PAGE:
Tuesday, June 21, 2022

Top U.S. court rejects Roundup maker's appeal of decision that the weed killer causes cancer

The U.S. Supreme Court has let a $25 million verdict against Bayer, parent company of Monsanto, manufacturer of the popular weed killer Roundup, stand. 

The original jury found that Monsanto, the giant agribusiness that manufactures the pesticide, had failed to warn about cancer risks to those using the product.

The top court's decision not to intervene means not only that the decision in the suit brought by Edwin Hardeman, who was diagnosed in 2015 with non-Hodgkin's lymphoma, can remain intact but the way is cleared for thousands of similar lawsuits against Bayer. 

A story by Ann E. Marimow in an edition of The Washington Post this week notes that the "Biden administration had urged the court to deny the company's [stance], a departure from the Trump administration's position."

Hardeman's suit alleged that his use of Roundup for more than two decades caused his cancer and that Monsanto, which Bayer purchased in 2018, failed to warn about the risks associated with the active ingredient, glyphosate.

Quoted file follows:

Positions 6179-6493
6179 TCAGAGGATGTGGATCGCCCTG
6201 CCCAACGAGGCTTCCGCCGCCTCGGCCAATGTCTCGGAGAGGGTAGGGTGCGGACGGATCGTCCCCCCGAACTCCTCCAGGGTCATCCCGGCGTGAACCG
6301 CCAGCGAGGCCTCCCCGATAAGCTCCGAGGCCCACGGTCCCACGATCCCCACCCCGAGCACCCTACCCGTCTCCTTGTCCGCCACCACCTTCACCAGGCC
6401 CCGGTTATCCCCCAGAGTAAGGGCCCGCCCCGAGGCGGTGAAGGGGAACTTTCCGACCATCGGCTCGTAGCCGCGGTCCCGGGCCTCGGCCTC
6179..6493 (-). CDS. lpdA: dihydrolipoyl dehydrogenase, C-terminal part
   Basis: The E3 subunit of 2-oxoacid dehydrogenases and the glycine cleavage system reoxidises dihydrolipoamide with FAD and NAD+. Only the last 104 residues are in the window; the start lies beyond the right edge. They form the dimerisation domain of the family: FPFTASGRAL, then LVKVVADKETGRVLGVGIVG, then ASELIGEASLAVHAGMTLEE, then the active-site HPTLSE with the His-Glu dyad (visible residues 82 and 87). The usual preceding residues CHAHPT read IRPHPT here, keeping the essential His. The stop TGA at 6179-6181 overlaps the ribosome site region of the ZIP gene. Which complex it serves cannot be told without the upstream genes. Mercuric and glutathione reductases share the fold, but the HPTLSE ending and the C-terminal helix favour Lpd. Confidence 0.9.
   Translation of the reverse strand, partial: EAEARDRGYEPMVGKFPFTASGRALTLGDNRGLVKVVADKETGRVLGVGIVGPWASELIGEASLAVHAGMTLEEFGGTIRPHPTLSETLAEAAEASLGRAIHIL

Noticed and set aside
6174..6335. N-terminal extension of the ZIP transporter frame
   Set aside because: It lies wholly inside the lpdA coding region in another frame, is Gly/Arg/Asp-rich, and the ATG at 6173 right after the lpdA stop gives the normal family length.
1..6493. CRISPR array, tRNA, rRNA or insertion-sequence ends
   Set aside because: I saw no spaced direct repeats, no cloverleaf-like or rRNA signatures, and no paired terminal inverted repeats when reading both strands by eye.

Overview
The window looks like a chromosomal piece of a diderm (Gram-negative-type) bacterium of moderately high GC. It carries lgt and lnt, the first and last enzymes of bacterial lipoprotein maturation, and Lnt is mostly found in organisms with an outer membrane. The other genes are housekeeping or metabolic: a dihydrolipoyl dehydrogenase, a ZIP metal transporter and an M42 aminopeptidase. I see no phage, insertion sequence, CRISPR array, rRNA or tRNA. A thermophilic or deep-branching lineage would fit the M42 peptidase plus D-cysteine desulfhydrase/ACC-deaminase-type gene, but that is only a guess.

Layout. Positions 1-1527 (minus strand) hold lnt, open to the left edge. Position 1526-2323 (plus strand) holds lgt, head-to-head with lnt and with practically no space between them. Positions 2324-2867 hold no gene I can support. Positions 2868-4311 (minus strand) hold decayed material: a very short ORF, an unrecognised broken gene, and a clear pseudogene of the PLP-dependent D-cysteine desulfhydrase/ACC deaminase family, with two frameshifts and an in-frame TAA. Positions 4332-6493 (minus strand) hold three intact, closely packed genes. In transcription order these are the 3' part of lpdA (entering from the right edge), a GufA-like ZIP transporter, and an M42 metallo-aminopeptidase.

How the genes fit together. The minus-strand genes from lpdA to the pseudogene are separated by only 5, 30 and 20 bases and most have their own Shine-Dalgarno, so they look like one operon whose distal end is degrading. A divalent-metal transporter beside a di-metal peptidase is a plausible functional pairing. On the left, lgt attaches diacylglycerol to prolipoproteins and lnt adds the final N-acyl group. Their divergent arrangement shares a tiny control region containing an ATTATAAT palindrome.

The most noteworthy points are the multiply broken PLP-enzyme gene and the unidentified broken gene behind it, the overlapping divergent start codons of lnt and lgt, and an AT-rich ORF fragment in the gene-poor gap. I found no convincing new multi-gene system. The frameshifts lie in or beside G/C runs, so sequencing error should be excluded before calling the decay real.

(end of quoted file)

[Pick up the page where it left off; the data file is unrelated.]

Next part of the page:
After an international research group in 2015 classified glyphosate as "probably carcinogenic to humans," the state of California demanded a warning label on Roundup, the nation's most widely used weed killer — in opposition to the Environmental Protection Agency's repeatedly concluding that "glyphosate is unlikely to cause cancer in humans."

Two years ago, according to the story, "Bayer agreed to pay more than $10 billion to settle tens of thousands of potential U.S. claims" but it admitted no wrongdoing. It also said it was moving toward alternate ingredients to "manage litigation risk in the U.S. and not because of safety concerns."

Judge Michelle Friedland
Just days before the Supreme Court ruling about the Hardeman suit, "a separate ruling from the 9th Circuit ordered the EPA to reconsider its finding in 2020 that glyphosate did not pose 'any unreasonable risk to man or the environment,'" Marimow's article reports. As a part of the unanimous decision, Judge Michelle Friedland writes that the Trump-era opinion "was not supported by substantial evidence" and didn't meet the agency's "legal obligations for reviewing environmental impact."

More information on court battles over carcinogenics can be found in "Rollercoaster: How a man can survive his partner's breast cancer," a VitalityPress book that I, Woody Weingarten, aimed at male caregivers.

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